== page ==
By Wendy Stoltz / Last Modified On January 30, 2023
Whether you are just starting a gluten-free lifestyle or you've been baking gluten-free for a while, there are certain staple gluten-free ingredients you are going to want to keep on hand for baking.
This list includes staple gluten-free ingredients that we keep in our kitchen for baking. If you think I am missing an important ingredient, please let me know in the comments below and I will get it added. Don't forget to check out How to bake gluten free before you start baking.
Want to level up your gluten-free cooking and baking skills? Check out our roundup of the best gluten-free cooking classes online.
Disclaimer: This post contains affiliate links. If you purchase something from one of the links it doesn't cost you anything extra.
STANDARD BAKING INGREDIENTS
Here are some of the standard ingredients you are going to want to keep on hand for baking gluten-free.
- Sugar and Brown Sugar - Many of my recipes use sugar or brown sugar. These are standard baking ingredients found in most kitchens.
- Honey - I use honey in some of my paleo recipes.
- Maple Syrup - I use this in my paleo and grain-free recipes when I want a more milk flavor.
- Coconut Sugar - I love using coconut sugar in place of sugar in some of my recipes.
- Baking Powder - Make sure to use a gluten-free baking powder. I use Rumford Aluminum Free baking powder.
- Baking Soda - You can use any brand of baking soda. Just make sure to check expiration dates before using.
- Salt - I use regular sea salt.
- Chocolate Chips - My favorite allergy free brand is Enjoy Life Foods. I've also used Nestle, Guittard and Hershey’s.
- Cocoa - I prefer Rodelle Dutch Processed Cocoa but Hershey's is good too.
- Vanilla - I prefer to use Rodelle Vanilla, but you can use any gluten-free vanilla extract.
- Oil - I cook and bake with Avocado Oil, Olive Oil, Canola Oil, and Coconut Oil.
- Eggs - If you can eat eggs then I would recommend keeping them on hand for baking and cooking.
- Milk or Dairy-Free Milk - If you can't have dairy then I recommend Almond Milk, Coconut Milk, and Flaxseed Milk for baking and cooking.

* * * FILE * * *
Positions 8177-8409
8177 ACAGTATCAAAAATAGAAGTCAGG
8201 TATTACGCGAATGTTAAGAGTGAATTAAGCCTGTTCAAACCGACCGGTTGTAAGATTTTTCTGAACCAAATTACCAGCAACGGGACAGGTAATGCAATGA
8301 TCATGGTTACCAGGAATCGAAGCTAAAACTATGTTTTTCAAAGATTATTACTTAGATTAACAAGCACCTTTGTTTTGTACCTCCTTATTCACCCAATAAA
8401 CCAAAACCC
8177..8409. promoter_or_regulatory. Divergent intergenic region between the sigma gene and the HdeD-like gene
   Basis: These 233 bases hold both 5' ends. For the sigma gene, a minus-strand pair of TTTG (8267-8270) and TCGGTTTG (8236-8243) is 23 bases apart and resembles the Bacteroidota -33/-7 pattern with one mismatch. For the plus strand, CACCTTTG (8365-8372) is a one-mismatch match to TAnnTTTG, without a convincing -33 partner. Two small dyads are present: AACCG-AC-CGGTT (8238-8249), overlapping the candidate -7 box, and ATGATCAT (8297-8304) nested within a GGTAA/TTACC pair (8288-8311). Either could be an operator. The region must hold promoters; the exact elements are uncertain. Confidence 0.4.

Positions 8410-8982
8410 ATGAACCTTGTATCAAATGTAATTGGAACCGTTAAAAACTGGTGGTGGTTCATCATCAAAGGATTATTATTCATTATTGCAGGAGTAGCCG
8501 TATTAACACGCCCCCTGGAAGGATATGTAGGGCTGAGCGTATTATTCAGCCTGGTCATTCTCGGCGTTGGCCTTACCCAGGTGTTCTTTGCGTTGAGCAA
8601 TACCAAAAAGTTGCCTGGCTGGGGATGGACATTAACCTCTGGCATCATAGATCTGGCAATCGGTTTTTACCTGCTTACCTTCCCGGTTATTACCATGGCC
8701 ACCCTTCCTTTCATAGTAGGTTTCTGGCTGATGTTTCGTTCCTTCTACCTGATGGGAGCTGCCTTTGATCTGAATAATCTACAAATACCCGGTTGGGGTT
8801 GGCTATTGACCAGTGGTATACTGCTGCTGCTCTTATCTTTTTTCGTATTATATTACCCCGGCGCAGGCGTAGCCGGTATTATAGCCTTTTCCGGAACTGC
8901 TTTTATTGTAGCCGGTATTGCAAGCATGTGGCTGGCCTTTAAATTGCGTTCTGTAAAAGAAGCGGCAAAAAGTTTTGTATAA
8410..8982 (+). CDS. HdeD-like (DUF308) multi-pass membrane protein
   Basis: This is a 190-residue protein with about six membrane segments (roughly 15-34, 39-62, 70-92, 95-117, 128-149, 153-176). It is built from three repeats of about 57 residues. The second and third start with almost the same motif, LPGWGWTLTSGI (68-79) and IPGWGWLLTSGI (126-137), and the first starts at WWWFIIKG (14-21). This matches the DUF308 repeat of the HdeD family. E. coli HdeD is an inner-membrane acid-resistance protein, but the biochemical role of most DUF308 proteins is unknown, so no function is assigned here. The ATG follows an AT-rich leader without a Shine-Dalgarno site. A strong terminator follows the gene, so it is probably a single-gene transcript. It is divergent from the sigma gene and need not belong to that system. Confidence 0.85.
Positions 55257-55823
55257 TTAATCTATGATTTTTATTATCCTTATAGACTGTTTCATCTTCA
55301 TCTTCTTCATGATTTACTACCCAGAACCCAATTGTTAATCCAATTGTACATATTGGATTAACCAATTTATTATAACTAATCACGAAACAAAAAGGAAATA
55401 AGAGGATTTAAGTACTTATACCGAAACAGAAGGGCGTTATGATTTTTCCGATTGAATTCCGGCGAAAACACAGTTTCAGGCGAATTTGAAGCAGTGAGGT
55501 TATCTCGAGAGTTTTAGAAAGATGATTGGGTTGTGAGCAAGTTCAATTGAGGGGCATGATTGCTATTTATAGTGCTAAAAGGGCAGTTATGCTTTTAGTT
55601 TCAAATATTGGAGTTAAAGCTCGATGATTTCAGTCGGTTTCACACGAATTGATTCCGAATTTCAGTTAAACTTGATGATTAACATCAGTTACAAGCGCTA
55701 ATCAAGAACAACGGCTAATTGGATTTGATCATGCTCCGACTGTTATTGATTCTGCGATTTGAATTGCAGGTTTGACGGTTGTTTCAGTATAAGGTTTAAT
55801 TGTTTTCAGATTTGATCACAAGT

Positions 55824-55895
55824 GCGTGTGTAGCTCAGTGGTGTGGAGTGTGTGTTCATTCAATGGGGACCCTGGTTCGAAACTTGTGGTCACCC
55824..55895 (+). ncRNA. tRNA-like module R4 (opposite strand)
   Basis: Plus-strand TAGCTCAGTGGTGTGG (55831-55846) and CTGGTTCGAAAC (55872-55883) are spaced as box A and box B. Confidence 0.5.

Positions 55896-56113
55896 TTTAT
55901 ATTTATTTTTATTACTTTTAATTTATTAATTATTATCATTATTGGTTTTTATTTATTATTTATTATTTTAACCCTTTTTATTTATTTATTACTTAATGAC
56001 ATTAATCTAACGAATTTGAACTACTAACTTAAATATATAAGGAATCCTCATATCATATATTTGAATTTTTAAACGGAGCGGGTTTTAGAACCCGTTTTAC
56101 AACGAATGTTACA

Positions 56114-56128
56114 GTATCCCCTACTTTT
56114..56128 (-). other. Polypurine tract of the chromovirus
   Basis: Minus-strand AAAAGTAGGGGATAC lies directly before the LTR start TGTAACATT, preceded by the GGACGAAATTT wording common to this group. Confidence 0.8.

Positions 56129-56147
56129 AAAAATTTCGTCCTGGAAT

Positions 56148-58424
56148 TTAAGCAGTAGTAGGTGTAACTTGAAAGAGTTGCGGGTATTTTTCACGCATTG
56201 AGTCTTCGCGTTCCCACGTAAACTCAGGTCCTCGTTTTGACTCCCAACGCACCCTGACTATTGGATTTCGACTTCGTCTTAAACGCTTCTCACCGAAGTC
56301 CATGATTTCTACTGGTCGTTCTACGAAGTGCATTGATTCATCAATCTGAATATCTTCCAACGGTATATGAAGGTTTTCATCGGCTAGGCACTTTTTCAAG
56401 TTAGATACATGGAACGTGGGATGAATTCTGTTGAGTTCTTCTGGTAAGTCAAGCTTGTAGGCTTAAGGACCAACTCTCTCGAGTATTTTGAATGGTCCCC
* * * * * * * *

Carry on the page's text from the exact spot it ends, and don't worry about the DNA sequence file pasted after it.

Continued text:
- Xanthan Gum - Although my flour blend does not include xanthan gum in it, I like to keep it on hand for high fat recipes and for making bread.
Is Baking Soda Gluten Free?
Baking soda is made from one ingredient, mineralized sodium bicarbonate, and it will always be gluten free.
GLUTEN-FREE FLOURS AND STARCHES
Keeping a gluten-free flour blend on hand to bake and cook with is essential. I wrote a post on the best gluten-free flour blend recipes. It includes a blend for everyone. If you are not a fan of mixing up your own gluten-free flour blend I have a few that I recommend.
gfJules All Purpose Gluten-Free Flour - Everyone that has tried gfJules flour has raved about it. I find it works in most of my recipes (not the pancakes and waffles, but check out her mixes for that).
Bob's Red Mill 1-to-1 Gluten-Free Baking Flour - I find this blend to be the best cup for cup flour blend. It has worked in every recipe I have tried. It does contain xanthan gum but it doesn't contain any dairy (dry milk powder).
Ryze Gluten-Free Flour - This flour is 100% rice flour. They mix different ground-sizes of rice flour to make a "blend". We really like Ryze and it works for people who can't do other flours or have nightshades.
Almond Flour - We make a lot of Grain-Free and Paleo Recipes. I don't have any coconut flour recipes - we tend to stick to almond flour when baking grain-free and paleo.
Tapioca Flour - We use tapioca to make Brazilian cheese bites and to mix our own flour blend.
White Rice Flour - We use Bob's Red Mill white rice flour to mix our own flour blend.
Potato Starch (not flour) - We use Bob's Red Mill Potato Starch to mix our own flour blend.
Cornstarch - I use cornstarch in some of my recipes and to thicken sauces and gravies.
Flaxseed - You can use flaxseed in your baked goods for an extra bit of fiber or make flaxeggs (1 Tablespoon flaxseed meal + 3 Tablespoons water) for an egg substitution.
These are just a few gluten-free ingredients that we always have in our pantry or refrigerator.
Don't forget to check out my guide to the best gluten-free flour blend recipes.
Thanks dear for the great information provided. I am in Uganda and my parents are both of blood group O+ . the challenge i have they were told to use gluten free flour. We only have rice flour. How can i make it soft so that after baking am able to get a soft product. Or if possible we can organise and i get other types of flour which are suitable for their blood group. I can import in bulk, i sell some and use some. By theway they are both hunters. Kindly advise. Thanks have a goodnight. Esther
The best way to bake soft with gluten free is to use a combination of ingredients. Do you have access to purchase other flours or starches? If you combine your rice flour with tapioca starch and potato starch, or sourghum, you can make your own flour blend.
I just shared a link to this GF staples on my FB page. I like your site. My wife has celiac and other food allergies. I asked to join your GF support FB page, and saw there are only about 86 members..I hope you get a lot more. I would like support in this journey.thx
Thank you for stopping by. I just started my group recently. At first I didn't invite anyone, but I started this past week 🙂 Hopefully it will grow quickly. Thanks for being a reader!